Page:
“I don’t practice Santeria”

In honor of my first pagan book review, I thought I’d post something relative to the branch of paganism the book explored.

For my World Religion class I had to write a research paper about a religion or an aspect of a specific religion.  The woman who sat next to me was from Colombia and she wrote about Santeria (with a little encouragement from me).  To me, Santeria is basically Latin voodoo mixed with Catholocism.  I may be way off but I’m no Santerian (is that a word?), nor am I Catholic. I don’t know how accurate my friend’s paper is but I’m posting it, anyway.:

Santeria, in some ways, confuses me.  I was always unaware of its true origin.  Is it a religion or is it a cult?  Growing up I was not familiarized with Santeria, however, on one of my trips to the United States I was introduced to the Cuban culture.  I became close with a Cuban girl whose family practice Santeria.  I was invited to her house for dinner one night.  As she showed me around her home, I could not help but notice all the images of saints around her home as well as many color beats and food offerings.  I felt very intrigued and asked her why she had all of these odd things around her home.  She explained that it was due to her religion.  I immediately questioned her, “isn’t that some kind of witchcraft?” without any real knowledge of what Santeria actually represented.  The small knowledge that I did have was not positive.  To me it represented a cult of animal sacrificing, devil-worshiping people.  However, nothing could be farther from the truth.  It is a rich, old religion rife in symbolism that contains a great deal of knowledge, power and beauty.

Santeria, which literally means “the way of the saints”, was brought by the African slaves.  More precisely, the Yoruba people of what is now known as Nigeria.  Yoruba are one of the largest ethnic groups in west Africa.

A huge population of African prisoners of war were enslaved and shipped to the Caribbean, especially Cuba, to work in mines and plantations.  Slaves brought with them their gods, customs and traditions of their Spanish masters.  These “owners” baptized the Roman Catholic and prevented them from practicing pagan faith.  They also prevented them from speaking their language.  They needed to follow Catholicism with devotion.  The Yoruba people felt the need to hold on to their religion.  It did not take the Yoruba people long to see the similarities between their orishas and the Catholic saints.  Soon the various orishas were assigned catholic saints for representation.  When Spanish masters saw them worshiping saints like St. Barbara they were secretly worshiping Chango the god of thunder.

Santeria is mixed with both Spanish and African terminology.  The need to disguise their orishas in the catholic faith is the primary reason why Santeria today is ripe with images of catholic saints.  The patakis tell of how the earth was created, how man came to be and of course how the orishas came in to being as well.  There are many orishas, yet 7 gained the most worship and popularity.  These are sometimes referred to as the 7 African powers.  It is one of these orishas that one receives when one becomes a priest in Santeria.  There are several ranks in the hierarchy of Santeria.  Not everyone becomes a santero (priest or saint).  Only males and those who go through years of devotion and several ranks become saints or priests.  You start on the twelfth rank which is the lowest, reserved for nonbelievers or those with little faith.  When you reach the ninth rank you have initiated to the necklace.  This is the first rank for a person to become a santero.  Very few make it to this rank.  As you rise through the ranks you are given necklaces with different colors, each color representing a different rank.  You must wear these necklaces daily and are only barred from wearing them while bathing or engaging in sex.  Once becoming a saint a ceremony called a kariocha is held.  The ceremony is very costly due to materials and rituals and animals needed.  The kariocha lasts 7 days and at the conclusion, one receives a life reading with an explanation of which initiations he must receive, if any.  Now the saint must dress in white for one year and 7 days as a symbol of appreciation.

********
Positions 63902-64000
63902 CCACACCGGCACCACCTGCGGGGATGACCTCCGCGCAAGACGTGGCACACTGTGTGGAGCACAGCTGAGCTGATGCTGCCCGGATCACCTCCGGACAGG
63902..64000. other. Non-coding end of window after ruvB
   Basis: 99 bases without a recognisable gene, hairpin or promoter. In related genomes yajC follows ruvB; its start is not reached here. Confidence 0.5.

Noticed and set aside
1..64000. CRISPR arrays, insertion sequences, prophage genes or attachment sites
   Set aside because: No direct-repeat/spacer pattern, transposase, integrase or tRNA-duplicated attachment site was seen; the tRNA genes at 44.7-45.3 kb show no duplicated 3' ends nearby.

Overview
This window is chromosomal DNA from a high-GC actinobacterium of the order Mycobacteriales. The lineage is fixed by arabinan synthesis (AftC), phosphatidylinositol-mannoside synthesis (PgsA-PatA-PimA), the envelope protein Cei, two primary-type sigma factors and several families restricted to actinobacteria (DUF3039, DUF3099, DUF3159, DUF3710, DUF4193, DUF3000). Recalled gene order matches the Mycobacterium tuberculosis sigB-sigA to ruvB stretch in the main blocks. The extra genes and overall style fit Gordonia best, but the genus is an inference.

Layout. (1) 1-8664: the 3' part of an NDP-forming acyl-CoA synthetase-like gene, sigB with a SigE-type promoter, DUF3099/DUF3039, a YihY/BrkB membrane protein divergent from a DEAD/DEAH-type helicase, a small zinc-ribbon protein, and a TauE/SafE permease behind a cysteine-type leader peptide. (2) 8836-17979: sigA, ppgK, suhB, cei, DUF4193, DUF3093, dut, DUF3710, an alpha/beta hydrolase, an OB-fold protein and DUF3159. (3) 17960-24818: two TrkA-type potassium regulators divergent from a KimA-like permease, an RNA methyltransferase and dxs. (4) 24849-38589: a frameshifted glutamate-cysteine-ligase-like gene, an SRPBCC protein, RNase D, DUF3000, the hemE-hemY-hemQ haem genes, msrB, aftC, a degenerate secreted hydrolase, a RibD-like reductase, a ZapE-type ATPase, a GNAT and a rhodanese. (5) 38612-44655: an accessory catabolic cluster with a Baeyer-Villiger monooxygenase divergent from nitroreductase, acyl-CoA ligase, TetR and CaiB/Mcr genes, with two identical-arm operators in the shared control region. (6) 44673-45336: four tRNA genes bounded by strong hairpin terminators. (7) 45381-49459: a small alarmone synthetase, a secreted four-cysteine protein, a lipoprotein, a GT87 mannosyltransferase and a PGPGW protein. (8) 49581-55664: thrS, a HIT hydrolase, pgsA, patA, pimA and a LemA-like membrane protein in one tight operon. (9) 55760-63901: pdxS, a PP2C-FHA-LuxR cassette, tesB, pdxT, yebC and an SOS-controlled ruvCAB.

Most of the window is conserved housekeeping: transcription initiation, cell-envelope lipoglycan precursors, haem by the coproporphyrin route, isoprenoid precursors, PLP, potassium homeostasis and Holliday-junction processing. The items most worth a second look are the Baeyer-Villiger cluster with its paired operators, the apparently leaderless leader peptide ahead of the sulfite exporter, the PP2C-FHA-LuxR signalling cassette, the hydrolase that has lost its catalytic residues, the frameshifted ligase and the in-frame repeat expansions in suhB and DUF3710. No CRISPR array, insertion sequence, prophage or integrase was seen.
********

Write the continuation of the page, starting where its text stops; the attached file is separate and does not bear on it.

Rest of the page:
Santeria is unique in that not everyone is not called to join the religion.  While one may utilize the powerful magic associated with the religion, they may not be a member of the religion.  Santeria is a rather closed practice mainly due to the bad press it receives.  It requires an introduction into the religion by a practicing santero.  Being brought into this religion by a santero is not enough.  It is the actual orisha who decides if the religion is right for you.  He will decide if you should join and also what level of initiation to undergo.  It is possible for an orisha to allow one to receive the first two initiations and prohibit one from becoming a santero.  That is for the orishas to decide since they know best and are the ones with the direct knowledge from the deities.  In order to see if you could become a santero you must go through a consultation called a registro.  While this consultation can be made by a santero it is best to have it done by a babalowo (saint).

Sources

Ifabite, Study of the Teachings of Orumila

Koeko Lyawo

Julio Garcia-The Saint Universal Edition 1983

Santeria:  The Beliefs and Rituals of a Growing Religion

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